So, I’m hoping to catch the next solar eclipse. I want to experience the quality of light as well as the astronomical event itself. Perhaps by then I’ll be ready with a telescope and tracking mount for my camera, too. But in the meantime, there are some very interesting effects from the eclipse that are easy to photograph with basic equipment. I took both of these photos with a Nikon Coolpix, and these images could easily have been captured with my cell phone’s camera, too. I’d rather do some serious photography with my SLR, but my work schedule — and admittedly, my lack of preparation — meant that I had to grab things at the last minute and run out the door.

The worst part of the eclipse photography for me was that my yard is full of mosquitoes, and so now I am full of mosquito bites — and still scratching, one week later. Ugh.

Ah, August. I’m melting.


I’m back from vacation and have almost managed to survive the first week back at work. It wasn’t even a full week, it was four days — but that didn’t stop it from feeling like forever. A week of vacation isn’t enough!

This was my second year going to the Maine Astronomy Retreat. I still haven’t reviewed all of my photos, but I do have some Moon shots and Milky Way shots that are nice. I was surprised at how relatively easy it is to get a photo of the galaxy or Moon, but how difficult it is to get them in focus. You’d think that taking pictures of stars you’d just set the camera to infinity, right? Yeah, it doesn’t work like that.

It’s become obvious that I need some kind of focusing aid for astrophotography. No matter if I look through the eyepiece or at the live view display on my camera (a Sony alpha 7), the stars are just so dark and tiny that I can’t see anything well enough to set the focus. I basically have to take a picture and review it and keep twiddling the focusing ring until I get something. But even that is difficult; I can’t see the focusing ring without a light, I can’t tell by touch how far I’m moving it, and it’s very hard to move the focusing ring in tiny increments. Plus, the Earth spins pretty darn quickly, and any exposure that’s too long results in streaks known as star trails (which in my case look like Good ‘n Plenty-shaped lozenges).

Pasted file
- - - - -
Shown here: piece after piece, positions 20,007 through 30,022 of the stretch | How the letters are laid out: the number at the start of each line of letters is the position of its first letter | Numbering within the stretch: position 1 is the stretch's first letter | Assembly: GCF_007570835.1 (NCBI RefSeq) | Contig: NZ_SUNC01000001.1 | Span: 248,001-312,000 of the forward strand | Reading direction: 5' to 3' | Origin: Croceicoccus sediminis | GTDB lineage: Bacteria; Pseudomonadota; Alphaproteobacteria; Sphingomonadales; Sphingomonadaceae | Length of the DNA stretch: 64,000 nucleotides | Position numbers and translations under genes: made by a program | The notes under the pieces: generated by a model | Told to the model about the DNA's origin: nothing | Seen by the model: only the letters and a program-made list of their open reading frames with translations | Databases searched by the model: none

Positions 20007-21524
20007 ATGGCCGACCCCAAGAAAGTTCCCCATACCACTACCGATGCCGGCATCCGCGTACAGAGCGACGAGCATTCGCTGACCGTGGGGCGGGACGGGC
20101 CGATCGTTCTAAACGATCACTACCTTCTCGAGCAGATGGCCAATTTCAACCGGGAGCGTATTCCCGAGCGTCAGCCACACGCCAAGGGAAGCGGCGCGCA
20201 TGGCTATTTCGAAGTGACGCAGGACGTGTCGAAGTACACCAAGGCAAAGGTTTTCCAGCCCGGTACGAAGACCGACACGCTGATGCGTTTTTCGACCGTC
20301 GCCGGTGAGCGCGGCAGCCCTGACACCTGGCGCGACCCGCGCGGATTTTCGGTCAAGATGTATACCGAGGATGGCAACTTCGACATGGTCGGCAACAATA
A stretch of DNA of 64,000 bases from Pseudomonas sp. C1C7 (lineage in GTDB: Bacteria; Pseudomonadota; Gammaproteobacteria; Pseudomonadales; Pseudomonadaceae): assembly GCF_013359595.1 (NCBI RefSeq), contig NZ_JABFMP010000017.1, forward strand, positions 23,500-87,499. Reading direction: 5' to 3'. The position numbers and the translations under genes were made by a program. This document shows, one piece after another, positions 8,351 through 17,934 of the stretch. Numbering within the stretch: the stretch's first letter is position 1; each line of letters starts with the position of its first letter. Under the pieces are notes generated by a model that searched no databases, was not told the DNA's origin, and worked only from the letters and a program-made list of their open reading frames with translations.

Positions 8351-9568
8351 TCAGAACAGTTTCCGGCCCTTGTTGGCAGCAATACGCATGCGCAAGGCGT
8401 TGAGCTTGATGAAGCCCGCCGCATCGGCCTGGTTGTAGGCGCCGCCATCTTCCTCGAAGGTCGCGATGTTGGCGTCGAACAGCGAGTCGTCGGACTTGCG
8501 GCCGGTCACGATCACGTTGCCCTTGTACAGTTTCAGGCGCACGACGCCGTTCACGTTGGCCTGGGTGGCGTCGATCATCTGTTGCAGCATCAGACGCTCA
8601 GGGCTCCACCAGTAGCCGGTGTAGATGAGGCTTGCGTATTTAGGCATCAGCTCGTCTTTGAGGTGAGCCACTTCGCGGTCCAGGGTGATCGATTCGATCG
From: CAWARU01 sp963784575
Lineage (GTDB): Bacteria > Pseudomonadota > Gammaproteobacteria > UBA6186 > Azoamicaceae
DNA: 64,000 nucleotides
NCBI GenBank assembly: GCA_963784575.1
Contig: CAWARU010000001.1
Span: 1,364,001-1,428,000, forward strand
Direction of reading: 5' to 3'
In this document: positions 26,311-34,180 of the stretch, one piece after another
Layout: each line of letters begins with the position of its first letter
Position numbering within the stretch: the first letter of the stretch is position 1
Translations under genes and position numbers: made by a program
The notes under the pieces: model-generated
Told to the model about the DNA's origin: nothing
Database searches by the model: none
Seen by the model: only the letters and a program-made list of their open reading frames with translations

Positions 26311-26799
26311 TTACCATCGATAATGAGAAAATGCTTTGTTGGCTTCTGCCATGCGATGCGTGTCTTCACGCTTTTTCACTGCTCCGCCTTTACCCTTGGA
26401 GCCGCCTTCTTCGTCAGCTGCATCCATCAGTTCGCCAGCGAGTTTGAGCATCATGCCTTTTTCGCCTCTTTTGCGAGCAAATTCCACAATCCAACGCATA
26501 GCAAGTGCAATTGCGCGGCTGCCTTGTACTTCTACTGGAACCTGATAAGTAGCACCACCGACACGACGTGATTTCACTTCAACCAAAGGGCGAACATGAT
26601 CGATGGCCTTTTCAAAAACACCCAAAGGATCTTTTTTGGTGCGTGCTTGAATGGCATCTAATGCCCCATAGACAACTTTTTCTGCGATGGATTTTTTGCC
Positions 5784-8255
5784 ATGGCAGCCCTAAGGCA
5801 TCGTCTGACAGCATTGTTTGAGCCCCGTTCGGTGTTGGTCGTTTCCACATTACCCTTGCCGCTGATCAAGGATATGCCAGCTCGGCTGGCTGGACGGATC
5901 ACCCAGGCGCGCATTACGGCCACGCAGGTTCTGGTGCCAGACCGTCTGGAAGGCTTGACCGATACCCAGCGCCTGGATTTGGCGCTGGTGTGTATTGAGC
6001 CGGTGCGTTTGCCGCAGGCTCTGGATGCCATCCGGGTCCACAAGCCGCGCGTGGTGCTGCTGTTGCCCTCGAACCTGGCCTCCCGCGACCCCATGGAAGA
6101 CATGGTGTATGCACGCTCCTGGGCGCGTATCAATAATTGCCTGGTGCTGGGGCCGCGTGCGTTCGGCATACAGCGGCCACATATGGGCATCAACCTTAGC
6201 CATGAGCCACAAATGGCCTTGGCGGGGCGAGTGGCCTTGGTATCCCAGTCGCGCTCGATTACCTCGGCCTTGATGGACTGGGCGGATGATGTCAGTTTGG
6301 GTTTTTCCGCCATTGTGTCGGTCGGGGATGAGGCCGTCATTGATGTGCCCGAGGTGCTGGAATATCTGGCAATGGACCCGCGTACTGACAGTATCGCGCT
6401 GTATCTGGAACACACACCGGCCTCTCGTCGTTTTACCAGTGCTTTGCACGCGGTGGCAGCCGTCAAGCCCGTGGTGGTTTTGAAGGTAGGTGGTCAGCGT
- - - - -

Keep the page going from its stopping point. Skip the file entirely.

Since I’ve been approved as a Shutterstock contributor, I’ve uploaded about seven photos. If my star photos are good they might end up there, otherwise, I’ll post a few in the next blog post. And, on to the weekend. Seems like a good time to avoid the heat and humidity and hole up in the A/C and look at photos. Stay cool, readers!

Almost Vacation

Writing is a long, hard slog this year. Work has been so difficult that when I have time off I just can’t bear to sit at the computer and do any more thinking. I feel like all of my creative energy, and the desire to do anything, has been sucked out of my soul.

But my vacation starts at the end of next week, so I’m hoping a week away from the insanity will restore some mental energy and I’ll be ready to pick back up on some projects. My steampunk story for Corrugated Sky’s second anthology is at the editing stage, and we’re expecting to get the book out in the next month or so. In other news, I’ve been approved for Shutterstock and and I have uploaded five images so far.